Returning to this city the jury was
conducted to Dr. J. A. Mood's in
firmary where all the wounded were
quartered. A number of them were
examined but the testimony of Engi?
neer Wilson was the only statement of
interest. He stated that he saw Rob?
inson's signals plainly, but having or?
ders not to stop at any flag stations he
ran by Cane Savannah Siding where
Robinson was standing without slack?
ening the speed of the train. He saw
the washout just before his engine
reached it, and he applied the
emergency brakes and then reversed
the engine. When the engine went
down into the washout he jumped back
on the tender ?nd when that fell in
and turned up on the end he was
thrown foward to the bottom of the
hole beside the engine. When ques?
tioned why he did not heed the signals
of Robinson he said he was simply
obeying orders not to stop for pas?
sengers at any flag stations. But
would have stopped instantly if the
same signals had been. made any?
where except at a flag station.
The jury adjourned from the in-(
firmary to the Court House and after
full consideration a verdict was reach?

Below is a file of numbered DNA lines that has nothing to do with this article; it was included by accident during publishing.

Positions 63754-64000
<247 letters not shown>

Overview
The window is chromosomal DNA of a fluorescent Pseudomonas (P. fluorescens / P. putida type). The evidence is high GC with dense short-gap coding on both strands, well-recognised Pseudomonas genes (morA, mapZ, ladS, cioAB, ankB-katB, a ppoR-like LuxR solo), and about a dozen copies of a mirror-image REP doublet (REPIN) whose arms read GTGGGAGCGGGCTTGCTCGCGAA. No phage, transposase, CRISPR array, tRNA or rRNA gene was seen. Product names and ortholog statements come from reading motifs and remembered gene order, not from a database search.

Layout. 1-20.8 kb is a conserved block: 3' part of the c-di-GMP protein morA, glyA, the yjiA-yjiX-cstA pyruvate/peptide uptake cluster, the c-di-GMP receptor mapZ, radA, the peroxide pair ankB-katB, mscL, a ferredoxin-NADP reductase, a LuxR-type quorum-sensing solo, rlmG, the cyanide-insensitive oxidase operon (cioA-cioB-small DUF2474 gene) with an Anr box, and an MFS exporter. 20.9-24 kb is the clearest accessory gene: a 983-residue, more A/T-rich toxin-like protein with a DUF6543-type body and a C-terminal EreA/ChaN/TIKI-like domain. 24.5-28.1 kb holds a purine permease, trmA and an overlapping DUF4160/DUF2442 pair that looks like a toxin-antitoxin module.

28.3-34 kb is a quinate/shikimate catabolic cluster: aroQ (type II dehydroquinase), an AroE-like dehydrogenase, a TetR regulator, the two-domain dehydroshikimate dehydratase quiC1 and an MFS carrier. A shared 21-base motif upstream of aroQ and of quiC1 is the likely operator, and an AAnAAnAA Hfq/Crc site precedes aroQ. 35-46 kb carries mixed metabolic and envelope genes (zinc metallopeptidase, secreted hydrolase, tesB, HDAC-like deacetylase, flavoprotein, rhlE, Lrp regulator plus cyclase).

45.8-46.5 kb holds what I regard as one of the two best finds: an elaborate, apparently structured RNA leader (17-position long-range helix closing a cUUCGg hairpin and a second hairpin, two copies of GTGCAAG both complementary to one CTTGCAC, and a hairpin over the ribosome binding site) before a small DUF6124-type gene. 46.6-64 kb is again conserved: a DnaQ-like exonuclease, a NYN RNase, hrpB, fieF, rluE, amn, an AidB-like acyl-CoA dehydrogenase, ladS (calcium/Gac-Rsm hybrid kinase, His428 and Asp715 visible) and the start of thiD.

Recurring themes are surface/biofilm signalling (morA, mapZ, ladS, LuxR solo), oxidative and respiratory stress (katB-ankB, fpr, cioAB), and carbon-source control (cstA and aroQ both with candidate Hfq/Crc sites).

ed : That the said J. J. Clements, Joe
Davis, Frank Ross, Minnie Ross and
Ned Weston came to their death in a
railroad accident on the Atlantic Coast
Line railroad two miles east of
Wedgefield, the said accident being
the result of a washout
The wrecking train and a large force
of hands have been hard at work re?
moving the wrecked engine and cars
since about 2 o'clock yesterday, but
at last accounts the track bad not been
cleared and the damage to the em?
bankment repaired. It is possible
that the regular train may begin run?
ning through to Columbia tonight,
but regular schedules will probably
not be resumed until tomorrow.
The manner in which the relief of the
wounded was managed cannot be too
highly praised. The relief train with
physici?ns was hurried to the wreck,
the wounded requiring immediate at?
tention received it, and then all were
placed on the relief train, the dead
in the baggage car, the seriously
wounded in one coach and the other
injured in another. The uninjured
were requested to leave the relief train
and get on the regular train No. 52 to
return to Sumter. As has been stated
before, they were removed from the
train to Dr. Mood's infirmary where
they received every attention that a
corps of seven skillful physicians could
render. All of the relief work was
carried out under the direction of Dr.
Van Telberg-Hofman the resident
physician of the A. C. L. relief de?
TRAINS RUNNING TO COLUMBIA.
Track Built Around Wreck-Wounded all
Doing as Well as Possible. .
Daily Item, June 5.
Trains are now running through to
Columbia on regular schedule, a tem?
porary track around the wreck hav?
ing been completed late Thursday aft?
ernoon. The first train to come
through was the regular passenger
train from Columbia to Charleston